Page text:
In the Vanguard: Haystack Mountain School of Crafts 1950-1969, organized by co-curators Rachael Arauz and Diana Greenwold, explores the early history of this Maine school and situates it as an important influence on the world of mid-century art and design. The experimental nature of the Haystack experience, the effect of communal living within the natural landscape, and the powerful forces of the post-war art world all shaped Haystack’s teachers and students in profound ways that this exhibition explores. Textiles, ceramics, glass, metalwork, paintings, and prints exemplify the breadth of innovative work that the Haystack experience made possible.
Founded in Liberty, Maine, in 1950, the Haystack Mountain School of Crafts quickly became an institution at the vanguard of the Studio Craft movement and a significant force in art, design, and experiential learning. During Haystack’s early years, the school offered courses in fiber, graphics, wood, and clay with a rotating roster of instructors including Anni Albers, Antonio Frasconi, Jake May, and Toshiko Takaezu. In 1961, Haystack moved to a new campus in Deer Isle, Maine, where it began offering glass blowing and jewelry making, inviting artists such as Dale Chihuly and Robert Ebendorf to teach.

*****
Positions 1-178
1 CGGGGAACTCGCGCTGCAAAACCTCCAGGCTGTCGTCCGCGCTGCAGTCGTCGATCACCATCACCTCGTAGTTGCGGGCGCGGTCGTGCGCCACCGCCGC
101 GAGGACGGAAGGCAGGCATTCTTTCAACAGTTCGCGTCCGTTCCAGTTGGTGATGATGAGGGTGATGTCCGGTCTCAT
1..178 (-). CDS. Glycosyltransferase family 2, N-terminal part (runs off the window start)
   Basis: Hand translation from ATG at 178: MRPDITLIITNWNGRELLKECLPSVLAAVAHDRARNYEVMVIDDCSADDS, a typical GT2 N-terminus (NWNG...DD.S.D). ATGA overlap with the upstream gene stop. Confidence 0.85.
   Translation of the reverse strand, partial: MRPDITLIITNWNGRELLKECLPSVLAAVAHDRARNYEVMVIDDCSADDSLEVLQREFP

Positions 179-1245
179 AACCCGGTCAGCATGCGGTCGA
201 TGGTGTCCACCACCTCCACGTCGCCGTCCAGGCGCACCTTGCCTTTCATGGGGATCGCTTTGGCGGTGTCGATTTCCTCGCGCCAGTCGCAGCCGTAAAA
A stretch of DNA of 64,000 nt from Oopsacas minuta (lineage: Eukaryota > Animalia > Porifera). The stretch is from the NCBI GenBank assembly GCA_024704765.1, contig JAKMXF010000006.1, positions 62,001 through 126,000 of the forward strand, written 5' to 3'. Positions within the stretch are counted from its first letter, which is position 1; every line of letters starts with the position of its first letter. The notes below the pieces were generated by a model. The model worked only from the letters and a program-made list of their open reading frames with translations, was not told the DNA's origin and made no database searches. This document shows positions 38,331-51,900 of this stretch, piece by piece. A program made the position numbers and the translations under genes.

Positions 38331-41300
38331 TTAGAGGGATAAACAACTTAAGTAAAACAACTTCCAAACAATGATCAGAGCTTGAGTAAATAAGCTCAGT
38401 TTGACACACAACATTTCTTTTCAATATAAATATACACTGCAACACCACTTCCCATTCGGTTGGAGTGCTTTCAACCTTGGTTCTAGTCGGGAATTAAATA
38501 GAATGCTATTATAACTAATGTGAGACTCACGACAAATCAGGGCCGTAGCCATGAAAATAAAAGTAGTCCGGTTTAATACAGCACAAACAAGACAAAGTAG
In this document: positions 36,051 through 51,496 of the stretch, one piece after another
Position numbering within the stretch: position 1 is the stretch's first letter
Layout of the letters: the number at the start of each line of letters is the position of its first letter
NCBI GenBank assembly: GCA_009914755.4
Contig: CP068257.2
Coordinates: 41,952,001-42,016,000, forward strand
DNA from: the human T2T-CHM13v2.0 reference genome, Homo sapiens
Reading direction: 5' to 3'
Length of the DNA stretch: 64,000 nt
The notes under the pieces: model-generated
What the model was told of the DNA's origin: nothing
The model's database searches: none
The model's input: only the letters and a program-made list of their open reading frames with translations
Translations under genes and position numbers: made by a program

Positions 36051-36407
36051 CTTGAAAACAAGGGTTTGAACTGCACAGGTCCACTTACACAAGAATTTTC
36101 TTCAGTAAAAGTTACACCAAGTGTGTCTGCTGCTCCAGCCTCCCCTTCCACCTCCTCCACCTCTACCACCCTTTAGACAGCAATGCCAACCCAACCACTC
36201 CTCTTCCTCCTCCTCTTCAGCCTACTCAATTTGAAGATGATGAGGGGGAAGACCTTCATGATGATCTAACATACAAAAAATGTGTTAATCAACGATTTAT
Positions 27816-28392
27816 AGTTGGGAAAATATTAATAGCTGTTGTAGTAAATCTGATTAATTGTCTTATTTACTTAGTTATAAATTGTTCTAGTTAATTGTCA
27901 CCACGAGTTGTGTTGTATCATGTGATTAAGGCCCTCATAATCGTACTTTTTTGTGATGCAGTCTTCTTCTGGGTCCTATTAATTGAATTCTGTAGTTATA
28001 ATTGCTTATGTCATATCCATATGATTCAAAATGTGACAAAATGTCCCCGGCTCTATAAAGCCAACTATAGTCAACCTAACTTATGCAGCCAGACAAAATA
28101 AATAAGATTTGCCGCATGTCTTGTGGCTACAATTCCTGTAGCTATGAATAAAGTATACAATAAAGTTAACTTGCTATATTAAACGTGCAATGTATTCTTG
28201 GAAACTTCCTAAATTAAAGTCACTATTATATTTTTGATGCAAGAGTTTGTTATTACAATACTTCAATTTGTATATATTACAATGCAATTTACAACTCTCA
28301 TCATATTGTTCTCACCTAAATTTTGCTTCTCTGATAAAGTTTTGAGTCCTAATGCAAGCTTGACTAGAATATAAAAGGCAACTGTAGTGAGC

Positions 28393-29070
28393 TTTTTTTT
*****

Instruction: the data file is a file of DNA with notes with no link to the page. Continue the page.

In the Vanguard: Haystack Mountain School of Crafts 1950-1969, which opens at the PMA in summer 2019 before traveling to the Cranbrook Academy of Art in Bloomfield Hills, Michigan, in fall 2019, presents roughly 80 works of art that demonstrate the innovative and collaborative nature of the Haystack experience. Groupings of diverse media demonstrate how artists informed and critiqued one another and reveal unique instances of collaborative exchange fostered by the school’s environment. The exhibition also asserts Haystack’s central role in national debates over the boundaries between art, craft, and design by highlighting instances where artists brought their experiences at Haystack to bear on major artistic and commercial projects.
Additionally, archival material such as original correspondence, photographs, brochures, posters, and magazine articles will enrich the narrative of Haystack’s growth and transformation. Much of this material has never been published and will be included in a scholarly catalogue representing the most comprehensive resource ever published on the school. Through this wide array of art and archival material, In the Vanguard: Haystack Mountain School of Crafts 1950-1969 tells the incredible story of this Maine institution and its pivotal imprint on art and craft practice in the United States.